ALBA-FERRARA, LUCIA,MONSERRAT (2011) Emotional Prosody Processing in the Schizophrenia Spectrum. Doctoral thesis, Durham University.
|PDF - Accepted Version|
Emotional prosody processing impairment is proposed to be a main contributing factor for the formation of auditory verbal hallucinations in patients with schizophrenia. In order to evaluate such assumption, five experiments in healthy, highly schizotypal and schizophrenia populations are presented. The first part of the thesis seeks to reveal the neural underpinnings of emotional prosody comprehension (EPC) in a non-clinical population as well as the modulation of prosodic abilities by hallucination traits. By revealing the brain representation of EPC, an overlap at the neural level between EPC and auditory verbal hallucinations (AVH) was strongly suggested. By assessing the influence of hallucinatory traits on EPC abilities, a continuum in the schizophrenia spectrum in which high schizotypal population mirrors the neurocognitive profile of schizophrenia patients was established. Moreover, by studying the relation between AVH and EPC in non-clinical population, potential confounding effects of medication influencing the findings were minimized. The second part of the thesis assessed two EPC related abilities in schizophrenia patients with and without hallucinations. Firstly, voice identity recognition, a skill which relies on the analysis of some of the same acoustical features as EPC, has been evaluated in patients and controls. Finally, the last study presented in the current thesis, assessed the influence that implicit processing of emotional prosody has on selective attention in patients and controls. Both patients studies demonstrate that voice identity recognition deficits as well as abnormal modulation of selective attention by implicit emotion prosody are related to hallucinations exclusively and not to schizophrenia in general. In the final discussion, a model in which EPC deficits are a crucial factor in the formation of AVH is evaluated. Experimental findings presented in the previous chapters strongly suggests that the perception of prosodic features is impaired in patients with AVH, resulting in aberrant perception of irrelevant auditory objects with emotional prosody salience which captures the attention of the hearer and which sources (speaker identity) cannot be recognized. Such impairments may be due to structural and functional abnormalities in a network which comprises the superior temporal gyrus as a central element.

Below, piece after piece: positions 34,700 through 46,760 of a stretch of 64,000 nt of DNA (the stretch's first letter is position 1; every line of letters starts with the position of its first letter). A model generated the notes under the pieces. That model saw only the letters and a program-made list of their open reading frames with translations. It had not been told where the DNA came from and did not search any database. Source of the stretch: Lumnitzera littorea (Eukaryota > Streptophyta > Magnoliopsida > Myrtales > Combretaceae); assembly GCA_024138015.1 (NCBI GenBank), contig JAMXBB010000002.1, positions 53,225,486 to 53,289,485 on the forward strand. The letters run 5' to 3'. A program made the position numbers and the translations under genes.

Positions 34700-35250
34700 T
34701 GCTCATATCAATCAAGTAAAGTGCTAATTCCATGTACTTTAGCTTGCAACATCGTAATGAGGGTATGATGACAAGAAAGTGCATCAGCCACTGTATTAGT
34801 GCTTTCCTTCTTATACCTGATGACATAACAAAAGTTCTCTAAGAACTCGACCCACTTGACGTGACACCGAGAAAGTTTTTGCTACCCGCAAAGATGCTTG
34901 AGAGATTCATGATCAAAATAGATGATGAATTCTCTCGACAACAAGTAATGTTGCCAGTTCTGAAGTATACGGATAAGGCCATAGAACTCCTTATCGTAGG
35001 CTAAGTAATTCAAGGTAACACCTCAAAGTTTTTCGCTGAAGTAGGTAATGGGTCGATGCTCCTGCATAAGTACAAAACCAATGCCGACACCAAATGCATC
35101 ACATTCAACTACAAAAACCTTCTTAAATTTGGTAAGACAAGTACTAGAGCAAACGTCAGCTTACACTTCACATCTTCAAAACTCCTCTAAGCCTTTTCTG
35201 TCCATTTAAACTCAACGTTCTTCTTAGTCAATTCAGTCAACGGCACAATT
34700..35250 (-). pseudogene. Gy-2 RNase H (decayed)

|Item Type:||Thesis (Doctoral)|
|Award:||Doctor of Philosophy|
|Keywords:||Schizophrenia; hallucinations; Superior Temporal Gyrus, Laterality; Top-down; Bottom up, voice.|
|Faculty and Department:||Faculty of Science > Psychology, Department of|
|Copyright:||Copyright of this thesis is held by the author|
|Deposited On:||14 Sep 2011 11:57|